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Sam Kissinger

Economic In-Tuition: We could all benefit from a decrease in university acceptance rates

Columnist Sam Kissinger believes if universities were more exclusive when it came to how many students were admitted, it would ultimately benefit those who went to school.


Going to college in the United States has become a social norm in the past 50 years. Often, one is looked down upon in some circles if they do not enroll in a university. The problems of grade inflation, underemployment, college costs and student debt are continuing to rise, and there are still increasing enrollments every year which is only magnifying the problem.

One extreme remedy — one that would have profound effects — would be if universities were required to be more selective in the admissions process. Hypothetically speaking, what if universities could only accept, say 50 percent, of the students who applied to their school? For schools that already do this — less than one-fourth of all public and private not-for-profit colleges — nothing changes. The other three-fourths of schools that currently accept more than 50 percent would be radically impacted.

In my rough estimation, if this 50 percent acceptance rate cap came into effect, there would be about 330,000 students who would no longer be able to go to college, about a 20 percent reduction in first-year students. There are both pros and cons to this remedy.

For starters, colleges would likely only accept the highest quality applicants and would be much more competitive in order to increase their admissions yield rate: Students who get accepted and actually enroll. From this competitiveness, we could see the cost of college decrease. Affected universities might try to lower their sticker price in order to entice students to enroll in their school instead of others (something that’s never happened in the past), since they will need every student they can get. We might also see other alternatives to the classic college experience become more popular, such as online schools, two-year community colleges, joining the military, taking a gap year, trade schools and so on.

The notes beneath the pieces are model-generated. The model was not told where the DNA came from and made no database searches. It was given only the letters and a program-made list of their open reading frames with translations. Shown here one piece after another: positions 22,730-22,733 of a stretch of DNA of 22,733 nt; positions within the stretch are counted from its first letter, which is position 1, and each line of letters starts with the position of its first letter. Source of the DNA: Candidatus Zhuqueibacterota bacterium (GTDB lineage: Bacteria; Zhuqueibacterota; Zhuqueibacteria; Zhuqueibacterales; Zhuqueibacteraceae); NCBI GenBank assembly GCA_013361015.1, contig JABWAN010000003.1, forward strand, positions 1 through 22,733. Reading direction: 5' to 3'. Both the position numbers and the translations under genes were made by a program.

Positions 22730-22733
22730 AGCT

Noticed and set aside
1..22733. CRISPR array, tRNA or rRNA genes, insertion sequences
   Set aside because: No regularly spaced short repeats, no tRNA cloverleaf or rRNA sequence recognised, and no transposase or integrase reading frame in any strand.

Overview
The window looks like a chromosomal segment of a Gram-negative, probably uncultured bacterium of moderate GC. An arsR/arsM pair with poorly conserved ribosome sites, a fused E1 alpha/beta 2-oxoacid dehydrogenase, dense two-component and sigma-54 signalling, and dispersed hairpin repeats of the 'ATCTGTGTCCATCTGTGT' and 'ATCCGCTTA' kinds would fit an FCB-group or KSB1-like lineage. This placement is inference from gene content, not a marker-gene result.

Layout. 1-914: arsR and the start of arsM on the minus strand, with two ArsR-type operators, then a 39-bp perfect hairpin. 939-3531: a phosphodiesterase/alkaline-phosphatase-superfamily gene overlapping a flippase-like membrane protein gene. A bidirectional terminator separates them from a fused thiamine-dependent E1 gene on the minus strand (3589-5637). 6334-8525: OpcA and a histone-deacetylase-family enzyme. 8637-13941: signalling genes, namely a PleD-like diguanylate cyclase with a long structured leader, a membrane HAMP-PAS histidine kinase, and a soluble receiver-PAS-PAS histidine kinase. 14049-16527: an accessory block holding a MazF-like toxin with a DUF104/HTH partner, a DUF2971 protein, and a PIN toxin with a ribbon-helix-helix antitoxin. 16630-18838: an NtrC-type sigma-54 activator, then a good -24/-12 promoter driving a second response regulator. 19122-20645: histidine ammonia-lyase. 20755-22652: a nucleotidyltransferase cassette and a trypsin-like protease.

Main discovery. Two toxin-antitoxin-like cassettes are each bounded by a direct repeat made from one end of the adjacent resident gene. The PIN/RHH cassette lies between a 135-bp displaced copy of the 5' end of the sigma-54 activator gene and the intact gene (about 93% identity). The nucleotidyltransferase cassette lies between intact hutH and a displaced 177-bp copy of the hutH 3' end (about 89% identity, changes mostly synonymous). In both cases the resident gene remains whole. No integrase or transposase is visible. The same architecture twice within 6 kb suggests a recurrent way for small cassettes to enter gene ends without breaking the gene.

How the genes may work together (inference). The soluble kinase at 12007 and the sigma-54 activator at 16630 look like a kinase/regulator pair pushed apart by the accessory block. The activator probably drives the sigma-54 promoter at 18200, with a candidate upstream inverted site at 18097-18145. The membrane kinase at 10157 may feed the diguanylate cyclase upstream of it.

This policy could alleviate underemployment problems in today’s recent college graduates, which was about 48 percent in 2012, according to a 2013 report. If colleges were more selective, a degree would be a more effective screening device for employers. The serious students in high school would be much more motivated knowing that it is harder to get into most schools. There would be fewer students who accumulate extreme amounts of debt in their lifetime with no steady job to pay it off. Colleges as a whole would be higher in quality, I believe, with higher graduation and retention rates because students would not take it for granted.

However, there are some downsides to this remedy. Because college is so common today, those kids who would’ve been accepted otherwise (and therefore do not get a degree) will have a much harder time competing with those who do in the job market. Yet, note that the job openings for jobs not requiring college education are projected to rise through 2022, according to the U.S. Bureau of Labor Statistics.

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Earlier, I mentioned that the cost could decrease, but there is a possibility that the price of attendance could go up. With fewer students to pay for the daily operations, it will be difficult for schools to adjust to the significant decrease in income. Either way, the universities would have to prioritize their smaller budget accordingly, and would likely vary by each school.

This suggestion is mostly concerned with those kids who only go to college because everyone else is and are able to get in easily but have no clue what they want to do, so they stay for 4+ years and fail to graduate all while accumulating enormous amounts of debt. These students’ contribution to society could’ve been realized elsewhere. According to the Integrated Postsecondary Education Data System, the national four-year graduation rate today is roughly 50 percent, and I believe this number would rise significantly if colleges decreased their acceptance rates. However, the possible negatives to this theory cannot be overlooked. Even though this remedy would likely never happen in practice, it’s worth noting the potential impact could be beneficial to students, universities and society as a whole.

Sam Kissinger is a research associate for Center for College Affordability and Productivity

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